- [-] Other Available FormatsOur PriceNew & Used MarketplaceHour of the Wolf (Paperback)
Publisher: Vintage Crime/Black Lizard$16.00Hour of the Wolf (Audio Compact Disc - Unabridged)
Publisher: HighBridge Audio$34.99
In the middle of a damp, dark night, a young man is struck by a car after leaving his girlfriend s house. The driver, drunk, leaves the body by the side of the road. Wrestling with guilt, the driver tries to put the murder out of his mind until a blackmail note arrives, setting into motion a chain of events that will draw everyone involved into a fog of crime.
Reinhart, the new chief inspector of the Maardam police force, sets his team to work. But when the victim of a second, possibly related, killing is identified, Reinhart realizes that this is no ordinary investigation. In" Hour of the Wolf, " former chief inspector Van Veeteren a legend now in retirement is called upon to face his greatest trial yet, when someone close to him is found dead.
Van Veeteren s former colleagues, desperate for answers, struggle to decipher the clues to these appalling crimes. As the killer becomes increasingly unhinged and unpredictable, Van Veeteren is forced to reenter a world he left behind, and to avenge a death. Told with Hakan Nesser s trademark eye for detail, breakneck plotting, and gut-wrenching moral tension, "Hour of the Wolf "finds the Nordic noir superstar spinning one of his darkest tales yet."
Whodunit: A gun just waiting to go off
Fuminori Nakamura’s The Gun could very well open with the staccato notes of the theme to Rod Serling’s “The Twilight Zone.” Picture, if you will, a rainy night in Tokyo. A bedraggled walker on an urban river pathway comes upon an inert form on the ground, the head encircled by a pool of congealed blood. A .357 Magnum is found nearby, one spent shell in the chamber. Japan is a remarkably gun-free country, so it’s a heady experience indeed for average guy Nishikawa to be in possession of this deadly weapon—a weapon with (count ’em) four bullets remaining. No matter that he’s begun to have feelings for a beautiful young woman, it’s the gun that occupies virtually all of his waking thoughts. The psychological downward spiral into obsession is what drives this book, and during my reading, I couldn’t help but think that Alfred Hitchcock could have created a brilliant film adaptation.
One of the great setups for a suspense novel is the premise of an off-the-books loner, a modern-day Robin Hood who battles injustice anonymously (or at least with little fanfare), under the radar of the law. John D. MacDonald’s Travis McGee is one; Andrew Vachss’ Burke is another; Lee Child’s Jack Reacher is a third. Add to this elite group Evan Smoak, the “Nowhere Man” of Gregg Hurwitz’s new thriller, Orphan X. Trained from childhood as a plausibly deniable intelligence agent, Smoak learned skills that would serve his masters well: espionage, betrayal and assassination. What they didn’t factor into the equation is that Smoak might use these skills to distance himself from the program and disappear like smoke. And that he would reappear as the legendary Nowhere Man, a hired gun that’s extraordinarily difficult to engage, but once engaged, is a worthy adversary to pretty much any opposing team. Smoak’s life is turned upside down when he becomes the prey of an enforcer whose skills are very much on par with his own. Readers can expect nonstop relentless action, très cinématique—speaking of which, it has already been optioned for a film by Warner Bros.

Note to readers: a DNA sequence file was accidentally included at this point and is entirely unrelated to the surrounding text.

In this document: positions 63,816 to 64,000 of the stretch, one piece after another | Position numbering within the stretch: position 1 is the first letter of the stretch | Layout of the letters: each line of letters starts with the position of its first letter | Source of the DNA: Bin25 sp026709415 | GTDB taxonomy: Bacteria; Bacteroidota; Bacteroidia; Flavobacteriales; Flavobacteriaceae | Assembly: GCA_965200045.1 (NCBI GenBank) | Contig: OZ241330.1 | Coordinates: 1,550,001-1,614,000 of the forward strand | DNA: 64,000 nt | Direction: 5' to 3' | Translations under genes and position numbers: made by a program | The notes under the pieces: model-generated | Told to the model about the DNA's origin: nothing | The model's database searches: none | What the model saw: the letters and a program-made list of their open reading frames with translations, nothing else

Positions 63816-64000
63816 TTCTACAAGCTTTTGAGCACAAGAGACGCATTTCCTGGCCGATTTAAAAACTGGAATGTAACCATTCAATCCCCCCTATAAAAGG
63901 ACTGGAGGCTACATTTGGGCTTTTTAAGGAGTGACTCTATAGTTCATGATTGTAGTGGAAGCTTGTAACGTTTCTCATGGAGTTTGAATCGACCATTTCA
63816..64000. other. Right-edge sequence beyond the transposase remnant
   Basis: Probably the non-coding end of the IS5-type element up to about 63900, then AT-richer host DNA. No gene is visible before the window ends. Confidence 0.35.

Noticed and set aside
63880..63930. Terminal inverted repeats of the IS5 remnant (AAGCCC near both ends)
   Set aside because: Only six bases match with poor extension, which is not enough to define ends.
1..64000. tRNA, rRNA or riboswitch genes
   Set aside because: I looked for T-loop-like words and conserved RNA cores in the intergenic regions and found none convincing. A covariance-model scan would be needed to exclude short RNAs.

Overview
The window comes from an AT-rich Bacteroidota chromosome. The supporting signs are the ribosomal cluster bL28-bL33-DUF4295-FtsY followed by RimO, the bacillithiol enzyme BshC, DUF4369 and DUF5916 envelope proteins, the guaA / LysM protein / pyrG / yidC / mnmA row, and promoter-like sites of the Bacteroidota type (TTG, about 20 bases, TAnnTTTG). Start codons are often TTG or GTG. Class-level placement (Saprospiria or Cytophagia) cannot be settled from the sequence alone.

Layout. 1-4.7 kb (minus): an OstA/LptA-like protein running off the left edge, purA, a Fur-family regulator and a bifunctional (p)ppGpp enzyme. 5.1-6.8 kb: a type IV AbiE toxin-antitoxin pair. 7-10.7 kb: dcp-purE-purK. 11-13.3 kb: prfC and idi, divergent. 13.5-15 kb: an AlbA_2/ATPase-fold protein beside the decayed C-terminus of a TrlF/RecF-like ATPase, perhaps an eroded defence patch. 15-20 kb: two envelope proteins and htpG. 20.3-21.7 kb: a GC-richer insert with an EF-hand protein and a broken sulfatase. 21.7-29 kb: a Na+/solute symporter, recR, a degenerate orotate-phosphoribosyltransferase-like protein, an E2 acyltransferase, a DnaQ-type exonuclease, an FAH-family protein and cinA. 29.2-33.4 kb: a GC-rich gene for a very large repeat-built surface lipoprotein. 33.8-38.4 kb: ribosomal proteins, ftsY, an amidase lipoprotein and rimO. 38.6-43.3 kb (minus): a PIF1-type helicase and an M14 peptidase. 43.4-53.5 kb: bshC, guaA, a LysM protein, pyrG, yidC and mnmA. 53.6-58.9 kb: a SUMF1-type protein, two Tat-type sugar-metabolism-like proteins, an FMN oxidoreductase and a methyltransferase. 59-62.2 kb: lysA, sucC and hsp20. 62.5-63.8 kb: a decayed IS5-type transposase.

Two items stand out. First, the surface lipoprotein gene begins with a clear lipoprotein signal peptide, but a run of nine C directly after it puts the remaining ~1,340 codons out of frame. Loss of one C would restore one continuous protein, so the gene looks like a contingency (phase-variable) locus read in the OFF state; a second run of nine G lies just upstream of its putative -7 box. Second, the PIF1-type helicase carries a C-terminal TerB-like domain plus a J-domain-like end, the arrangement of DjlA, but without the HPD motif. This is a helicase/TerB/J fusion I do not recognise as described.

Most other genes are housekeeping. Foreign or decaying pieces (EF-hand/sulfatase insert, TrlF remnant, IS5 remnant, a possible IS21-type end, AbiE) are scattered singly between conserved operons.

A FAMILY MATTER
The bond between brothers can be one of the most durable on the face of the earth, so it was truly horrific for CIA agent Sam Capra to watch the execution of his brother, Danny, which was captured on video by the terrorists allegedly responsible. As Jeff Abbott’s The First Order opens, half a dozen years have passed since Danny’s untimely death, but the pain is still lodged deep in Capra’s psyche, a thorn that cannot be removed. Capra is an ex-CIA agent now, but old skills die hard, and when he gets some evidence that his brother’s death may have been faked, it’s a straw he will grasp at with every fiber of his being. Trouble is, the same evidence suggests that Danny has gone on to become one of the world’s premier contract killers, and that he’s plotting the murder of the president of Russia. If he’s successful, the repercussions could be global and monumental, so Capra launches a one-man crusade to deter his brother from completing this ill-advised mission. This is a thoroughly riveting addition to one of the most compelling espionage series in modern fiction.
TOP PICK IN MYSTERY
I’ve always admired Håkan Nesser’s suspense series featuring now-retired detective Van Veeteren, in part because the books are reminiscent of Ed McBain’s 87th Precinct novels. Both feature a dry sort of humor that is intelligent and appealing, and they’re both set in fictitious locations (in Nesser’s case, Maardam) that bear a marked resemblance to real-world cities but still allow the authors to tweak the milieu to suit the narrative. Although the setting is somewhere in continental Europe, Nesser’s dialogue is very English in tone (and I mean good English, like Ruth Rendell or Reginald Hill, thanks to the very capable translation work of Laurie Thompson). In Hour of the Wolf, cop-turned-antiquarian-bookseller Van Veeteren’s son has turned up murdered, and he becomes very involved (perhaps too involved) in the investigation. But Van Veeteren is something of a latecomer to this story; the early chapters focus on the cover-up of a vehicular homicide, set against the contrapuntal narrative of the Maardam police department running a murderer to ground. Hour of the Wolf was first published in Swedish in 1999 (as Carambole), and it’s taken far too long to reach our shores (must have gotten lost in the U.S. mail). Like all the Van Veeteren novels, it was worth the wait.